The hazing scenes are especially rough to watch right from the start as the goats are herded (no pun intended) into the basement of the frat house where they are stripped, tied up and forced to drink until they throw up, while another is locked in a cage where he is urinated on and taunted by the brothers who once they have tired of the goats force them out of the basement by beating and slapping them leaving the goats to collect their clothes from the paddling pool they have been tossed into…..and this is day one. From here things only get progressively more grim and disgusting with the climax of these coming from the group being forced to mud wrestle for the brothers, before being forced to drink a whole keg between them or risk being forced to have sex with an actual goat. The scenes which follow being far from the most pleasant I’ve had to sit through as the group struggle to empty the keg leaving us with an aftermath of them essentially broken by the ordeal, covered in a mixture of mud and vomit while one member vainly tries to complete the task. Its really just a matter or when rather than if when all of this will go horribly wrong.

So what inspires someone to put themselves through this? Well seemingly the promise of popularity, sex and an open invitation to parties wrapped up in the illusion of brotherhood is all it takes for someone to put themselves through this ordeal as the dangerous allure of popularity once more makes itself known here. Many of this group of pledge are self confessed nerdy kids who never fit in at school and now see the fraternity life as a way to finally find the popularity many of them so badly crave with Brad’s room mate gleefully rejoicing that he had sex for the first time because he was associated with the frat when Brad attempts to get him to quit.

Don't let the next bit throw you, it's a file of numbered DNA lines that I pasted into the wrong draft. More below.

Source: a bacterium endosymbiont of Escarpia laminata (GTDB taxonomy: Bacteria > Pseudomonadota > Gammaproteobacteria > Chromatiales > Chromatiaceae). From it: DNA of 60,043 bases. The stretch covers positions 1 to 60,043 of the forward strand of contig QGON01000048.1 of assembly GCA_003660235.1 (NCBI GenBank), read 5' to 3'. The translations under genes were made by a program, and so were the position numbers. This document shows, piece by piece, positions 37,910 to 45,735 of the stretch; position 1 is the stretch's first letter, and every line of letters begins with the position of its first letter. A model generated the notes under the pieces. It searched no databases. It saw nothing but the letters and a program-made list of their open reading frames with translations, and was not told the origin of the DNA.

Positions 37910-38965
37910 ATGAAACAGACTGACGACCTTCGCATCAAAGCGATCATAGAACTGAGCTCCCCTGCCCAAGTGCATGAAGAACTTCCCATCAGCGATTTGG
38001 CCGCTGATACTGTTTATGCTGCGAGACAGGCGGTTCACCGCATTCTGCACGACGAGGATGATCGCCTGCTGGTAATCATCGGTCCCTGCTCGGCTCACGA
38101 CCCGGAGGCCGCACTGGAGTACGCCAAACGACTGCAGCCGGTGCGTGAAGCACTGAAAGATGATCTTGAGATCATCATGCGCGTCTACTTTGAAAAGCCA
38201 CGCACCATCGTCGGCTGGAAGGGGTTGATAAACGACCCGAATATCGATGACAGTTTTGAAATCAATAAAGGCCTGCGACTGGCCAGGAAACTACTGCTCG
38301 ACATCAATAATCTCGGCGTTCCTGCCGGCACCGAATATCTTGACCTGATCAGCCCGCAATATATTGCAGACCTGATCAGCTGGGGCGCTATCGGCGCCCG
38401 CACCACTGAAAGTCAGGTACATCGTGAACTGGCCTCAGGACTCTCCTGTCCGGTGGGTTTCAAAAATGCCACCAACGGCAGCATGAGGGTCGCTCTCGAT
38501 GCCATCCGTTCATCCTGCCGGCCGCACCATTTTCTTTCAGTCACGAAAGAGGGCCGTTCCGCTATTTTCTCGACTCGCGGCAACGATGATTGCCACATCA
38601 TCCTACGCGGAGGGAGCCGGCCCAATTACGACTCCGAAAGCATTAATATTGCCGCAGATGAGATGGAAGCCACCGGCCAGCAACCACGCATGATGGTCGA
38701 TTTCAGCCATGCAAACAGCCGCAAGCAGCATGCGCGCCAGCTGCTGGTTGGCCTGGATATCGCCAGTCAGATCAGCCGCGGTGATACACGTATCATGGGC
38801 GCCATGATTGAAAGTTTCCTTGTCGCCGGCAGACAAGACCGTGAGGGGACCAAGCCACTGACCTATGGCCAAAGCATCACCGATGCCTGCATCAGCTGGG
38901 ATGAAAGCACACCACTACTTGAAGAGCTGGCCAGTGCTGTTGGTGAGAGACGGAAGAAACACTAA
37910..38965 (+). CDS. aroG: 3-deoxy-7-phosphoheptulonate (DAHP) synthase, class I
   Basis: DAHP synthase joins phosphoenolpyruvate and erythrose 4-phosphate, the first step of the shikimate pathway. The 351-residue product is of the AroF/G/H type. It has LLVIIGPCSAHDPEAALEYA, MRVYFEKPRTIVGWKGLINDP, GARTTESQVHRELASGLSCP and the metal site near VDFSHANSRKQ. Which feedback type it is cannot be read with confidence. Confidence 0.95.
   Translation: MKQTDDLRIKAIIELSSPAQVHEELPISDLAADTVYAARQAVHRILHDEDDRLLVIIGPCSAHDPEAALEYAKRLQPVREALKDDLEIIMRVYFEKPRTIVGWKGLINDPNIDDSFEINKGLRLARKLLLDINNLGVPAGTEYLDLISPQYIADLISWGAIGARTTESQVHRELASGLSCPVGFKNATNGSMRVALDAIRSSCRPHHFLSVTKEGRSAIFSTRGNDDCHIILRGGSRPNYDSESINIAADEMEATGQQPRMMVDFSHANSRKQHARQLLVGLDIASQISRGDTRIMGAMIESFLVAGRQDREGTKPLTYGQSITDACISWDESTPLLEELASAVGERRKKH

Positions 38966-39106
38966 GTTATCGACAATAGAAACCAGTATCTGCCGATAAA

Outside of the frat drama we have the subplot about Brad getting over his assault we witness at the start of the film, which soon boils down to him looking at the selfie of his bruised and bloody face at various points in the film while never being fully resolved despite being called to identify his attackers in a line up it just all feels very undeveloped much like the ending which itself just film like the film had just stopped than reaching any kind of conclusion.

While the cast are all good in their various roles the acting is still nothing remarkable and while the material might be dark for someone like Nick Jonas to be associated with but at the same time his character while participating at first soon becomes the sole voice of reason in this storm of madness and testosterone. Yes its admirable seeing what some of the actors put themselves through in the film but that alone does not make for a good performance.

A grim viewing experience made only the more shocking to know that these kinds of things are actually taking place, let alone that some bozo is going to see the film as some kind of endorsement of the hazing tradition the same way that they missed that “Animal House” was making fun of the Frats rather than celebrating them as often misconstrued. This is the sort of film to file alongside Larry Clarke’s “Bully” or Catherine Hardwicke’s “Thirteen” especially as its unlikely your be rushing back for a second viewing.